In the final image above you can see the loading screen for Kubuntu running on the device. I installed this and LinuxMCE before I dismantled the laptop, but with a USB keyboard and PCMCIA-mounted CD drive, it’s pretty easy to muck around with the software even with the whole lot inside the frame.
Unfortunately the software is proving tricky at the moment. LinuxMCE remains a little fiddly, and with the slightly unusual hardware combo found in a Sony Vaio, it is refusing to play ball at the moment. Sure that can be solved though and I’ll put a post up about how I solved it when I do. I will also post a photo of the finished item — somehow I forgot to get a shot of that!
True to my word I have acquired my first pieces of HomeEasy kit — a remote and three sockets. Each one switches up to 3kW and is configurable to respond to up to six remotes, and each socket can be assembled in to a series of groups. All this for just £20. The equivalent in X10 would cost over £50.
The equivalent in X10 would also not perform anywhere near as successfully — at least not in my house where the powerlines are dirtier than a stag weekend in Amsterdam. The HomeEasy sockets switch instantaneously and successfully on every test so far.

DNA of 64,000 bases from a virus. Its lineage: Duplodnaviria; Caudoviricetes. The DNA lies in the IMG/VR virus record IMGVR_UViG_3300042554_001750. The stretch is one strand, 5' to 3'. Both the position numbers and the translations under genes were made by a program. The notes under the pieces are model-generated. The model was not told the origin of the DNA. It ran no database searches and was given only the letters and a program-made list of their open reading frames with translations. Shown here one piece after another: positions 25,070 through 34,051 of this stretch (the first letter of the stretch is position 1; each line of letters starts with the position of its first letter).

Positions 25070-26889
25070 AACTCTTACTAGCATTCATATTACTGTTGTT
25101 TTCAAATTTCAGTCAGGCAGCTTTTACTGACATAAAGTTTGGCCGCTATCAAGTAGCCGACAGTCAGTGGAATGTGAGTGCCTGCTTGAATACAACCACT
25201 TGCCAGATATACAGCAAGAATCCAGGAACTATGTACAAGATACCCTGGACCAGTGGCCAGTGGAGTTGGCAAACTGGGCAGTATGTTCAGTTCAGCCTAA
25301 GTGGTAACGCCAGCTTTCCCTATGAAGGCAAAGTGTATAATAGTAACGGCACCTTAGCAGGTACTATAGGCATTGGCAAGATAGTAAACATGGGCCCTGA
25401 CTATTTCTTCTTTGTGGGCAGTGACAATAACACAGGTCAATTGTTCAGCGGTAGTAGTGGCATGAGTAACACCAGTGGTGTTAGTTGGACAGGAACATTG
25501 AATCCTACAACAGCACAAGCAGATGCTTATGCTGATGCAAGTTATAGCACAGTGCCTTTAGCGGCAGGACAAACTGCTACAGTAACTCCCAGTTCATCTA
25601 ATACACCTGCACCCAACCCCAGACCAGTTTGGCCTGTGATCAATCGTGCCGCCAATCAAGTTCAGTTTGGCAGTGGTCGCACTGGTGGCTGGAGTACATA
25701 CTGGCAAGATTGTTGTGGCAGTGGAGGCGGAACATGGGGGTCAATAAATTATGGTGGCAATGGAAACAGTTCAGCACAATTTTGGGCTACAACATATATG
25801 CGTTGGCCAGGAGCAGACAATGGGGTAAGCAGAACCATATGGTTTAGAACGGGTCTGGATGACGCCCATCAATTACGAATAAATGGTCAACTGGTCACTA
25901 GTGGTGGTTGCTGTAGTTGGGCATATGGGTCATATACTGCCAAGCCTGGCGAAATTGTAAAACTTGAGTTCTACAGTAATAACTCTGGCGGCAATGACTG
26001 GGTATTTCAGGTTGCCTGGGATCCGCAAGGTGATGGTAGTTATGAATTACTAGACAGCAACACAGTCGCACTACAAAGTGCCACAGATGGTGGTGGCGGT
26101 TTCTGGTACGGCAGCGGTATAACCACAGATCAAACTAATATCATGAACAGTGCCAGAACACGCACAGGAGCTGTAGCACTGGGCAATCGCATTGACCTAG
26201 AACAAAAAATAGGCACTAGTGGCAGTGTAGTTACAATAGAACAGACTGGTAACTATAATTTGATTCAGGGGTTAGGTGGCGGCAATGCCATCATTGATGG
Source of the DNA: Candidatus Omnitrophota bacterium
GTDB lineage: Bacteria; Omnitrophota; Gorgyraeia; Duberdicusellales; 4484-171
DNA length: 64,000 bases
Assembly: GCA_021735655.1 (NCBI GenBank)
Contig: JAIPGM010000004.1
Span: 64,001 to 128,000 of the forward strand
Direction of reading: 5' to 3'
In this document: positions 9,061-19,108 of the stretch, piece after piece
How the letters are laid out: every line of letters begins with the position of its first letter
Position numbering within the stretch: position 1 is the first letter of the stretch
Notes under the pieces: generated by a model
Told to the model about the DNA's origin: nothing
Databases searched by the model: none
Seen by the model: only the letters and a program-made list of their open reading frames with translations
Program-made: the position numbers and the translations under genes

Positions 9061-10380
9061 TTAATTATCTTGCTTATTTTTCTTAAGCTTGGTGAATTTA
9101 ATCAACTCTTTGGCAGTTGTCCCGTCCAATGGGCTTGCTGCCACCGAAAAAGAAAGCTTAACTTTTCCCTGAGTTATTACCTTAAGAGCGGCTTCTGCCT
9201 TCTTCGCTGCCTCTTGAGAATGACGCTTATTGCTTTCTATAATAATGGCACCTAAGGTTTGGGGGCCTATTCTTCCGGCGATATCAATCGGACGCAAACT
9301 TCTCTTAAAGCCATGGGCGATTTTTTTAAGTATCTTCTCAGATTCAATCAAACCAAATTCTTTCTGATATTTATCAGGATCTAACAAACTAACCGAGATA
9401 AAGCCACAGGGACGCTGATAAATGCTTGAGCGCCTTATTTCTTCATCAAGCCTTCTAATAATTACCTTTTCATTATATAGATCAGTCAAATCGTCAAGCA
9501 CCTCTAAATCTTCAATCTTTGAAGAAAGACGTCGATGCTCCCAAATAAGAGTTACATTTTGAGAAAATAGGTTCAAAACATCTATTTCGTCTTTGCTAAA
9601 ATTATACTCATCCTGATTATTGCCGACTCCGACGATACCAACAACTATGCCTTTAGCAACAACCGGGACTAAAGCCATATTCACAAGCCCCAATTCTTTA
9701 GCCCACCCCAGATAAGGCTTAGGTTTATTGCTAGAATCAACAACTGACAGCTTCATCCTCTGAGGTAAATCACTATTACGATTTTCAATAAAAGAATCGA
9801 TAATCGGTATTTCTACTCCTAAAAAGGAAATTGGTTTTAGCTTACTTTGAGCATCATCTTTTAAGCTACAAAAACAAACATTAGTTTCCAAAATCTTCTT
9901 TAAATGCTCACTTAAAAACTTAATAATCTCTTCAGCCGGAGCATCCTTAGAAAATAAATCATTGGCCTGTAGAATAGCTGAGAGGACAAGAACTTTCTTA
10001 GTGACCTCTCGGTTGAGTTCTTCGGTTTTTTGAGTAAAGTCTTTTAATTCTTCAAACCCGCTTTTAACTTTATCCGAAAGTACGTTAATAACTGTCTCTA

Just a quick clarification on my post about all things HD. The situation is better than I thought but there are still some issues.
First and foremost, the graphics side of things is not the issue, it is the sound.
Today most digital audio is carried through either optical or coaxial SPDIF (Sony/Philips Digital Interconnect Format) connections. This is fine for most of the audio systems used today, and graphics specialist NVIDIA is doing what it can by adding an S/PDIF connection to all of its graphics cards with HDMI. This means that you can feed whatever audio source you have down the HDMI pipe. Well done NVIDIA.
For most people, building a system today, this is a solution. A modern motherboard or sound card that will decode the various surround sound formats will connect to this graphics card and enable you to experience all sorts of HD content in a close to perfect manner.